When I woke up my wounds were treated and there was a nurse to look after me. We were in a camp. When my father in-law asked me why I jumped, I told him that I was afraid that they would take me. I didn’t think that they left my relative; I thought they took her and I thought that they raped her, so I told him that I jumped because I didn’t want them to rape me. My in-laws thanked me and prayed for my father. They knew that I endured a lot of pain just because I didn’t want them to touch me, so my relationship with them became stronger.
We went to a village called Qareytain, and there I met with my husband. I fought with him. I felt that I was a complete stranger to him. When I was there my family came to stay with me. A few months later I reconciled with my husband and I was about to deliver my baby, so I went with him and we settled in Jeyroud. I had my baby girl there. While we were there, my brother in-law was detained and killed. After that I met with my family again so they could help me with the baby while my wounds were still healing. 50 days later we moved to Jordan.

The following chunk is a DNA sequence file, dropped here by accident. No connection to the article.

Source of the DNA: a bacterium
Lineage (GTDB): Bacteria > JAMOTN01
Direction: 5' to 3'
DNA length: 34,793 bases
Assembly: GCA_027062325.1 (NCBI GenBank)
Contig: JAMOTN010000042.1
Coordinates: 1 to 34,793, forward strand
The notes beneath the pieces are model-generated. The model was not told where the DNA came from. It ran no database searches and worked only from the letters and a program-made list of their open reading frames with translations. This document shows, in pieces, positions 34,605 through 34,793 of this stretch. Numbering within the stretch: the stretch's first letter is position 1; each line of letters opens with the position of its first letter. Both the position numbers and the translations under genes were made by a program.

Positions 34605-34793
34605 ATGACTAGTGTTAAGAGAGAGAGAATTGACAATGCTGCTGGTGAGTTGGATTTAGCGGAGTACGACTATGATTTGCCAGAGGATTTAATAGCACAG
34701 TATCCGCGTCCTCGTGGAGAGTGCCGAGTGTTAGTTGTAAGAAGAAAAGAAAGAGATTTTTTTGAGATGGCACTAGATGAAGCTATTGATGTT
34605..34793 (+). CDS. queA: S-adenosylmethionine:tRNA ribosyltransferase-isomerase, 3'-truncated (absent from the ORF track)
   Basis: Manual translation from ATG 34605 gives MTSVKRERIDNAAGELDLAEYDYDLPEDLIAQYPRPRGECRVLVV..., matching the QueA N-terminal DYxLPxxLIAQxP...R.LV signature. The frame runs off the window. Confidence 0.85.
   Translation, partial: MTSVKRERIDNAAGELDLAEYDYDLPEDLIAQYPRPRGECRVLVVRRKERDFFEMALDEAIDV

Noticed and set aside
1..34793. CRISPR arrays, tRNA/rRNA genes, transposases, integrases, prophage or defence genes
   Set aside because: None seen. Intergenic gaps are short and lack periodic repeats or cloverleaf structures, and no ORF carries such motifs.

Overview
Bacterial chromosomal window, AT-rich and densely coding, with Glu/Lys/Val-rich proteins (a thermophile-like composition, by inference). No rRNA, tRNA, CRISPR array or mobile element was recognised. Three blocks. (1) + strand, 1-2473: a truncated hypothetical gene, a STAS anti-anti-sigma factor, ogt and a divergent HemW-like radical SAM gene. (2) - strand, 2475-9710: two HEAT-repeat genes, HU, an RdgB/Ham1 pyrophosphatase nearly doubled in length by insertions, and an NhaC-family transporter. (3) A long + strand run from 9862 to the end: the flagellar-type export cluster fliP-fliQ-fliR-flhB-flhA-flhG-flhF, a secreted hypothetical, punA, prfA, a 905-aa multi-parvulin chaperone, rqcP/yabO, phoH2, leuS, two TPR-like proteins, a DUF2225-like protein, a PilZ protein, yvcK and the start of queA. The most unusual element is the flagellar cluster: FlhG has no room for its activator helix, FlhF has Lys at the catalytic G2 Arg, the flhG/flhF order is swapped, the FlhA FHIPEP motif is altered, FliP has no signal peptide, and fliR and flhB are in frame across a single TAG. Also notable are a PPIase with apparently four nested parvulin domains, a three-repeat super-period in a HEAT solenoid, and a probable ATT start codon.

I left with my husband, my brother and his wife and kids, and my uncle and his wife and kids. We first went to Dara’a by bus.
It was very difficult.
We stopped at every checkpoint, and they would ask a lot of questions about me. They didn’t ask about my brother – I don’t know why, maybe because I was injured at that time. I could barely move and when they asked me why I moved with difficulty I would tell them that I delivered a baby newly, but they said that she is 50 days old. But I told them that I bled a lot after the delivery.
There were ladies to do the physical inspection and they didn’t frisk every woman; they would pick and choose whom to frisk. The man wanted to frisk me, but I told him that I didn’t want him to frisk me and he should let the lady do it. He said that it is not her job to do the actual frisking and that she was there to choose. I then told him that I refuse it. He said that he would stop the bus and detain me, but I told him to detain me.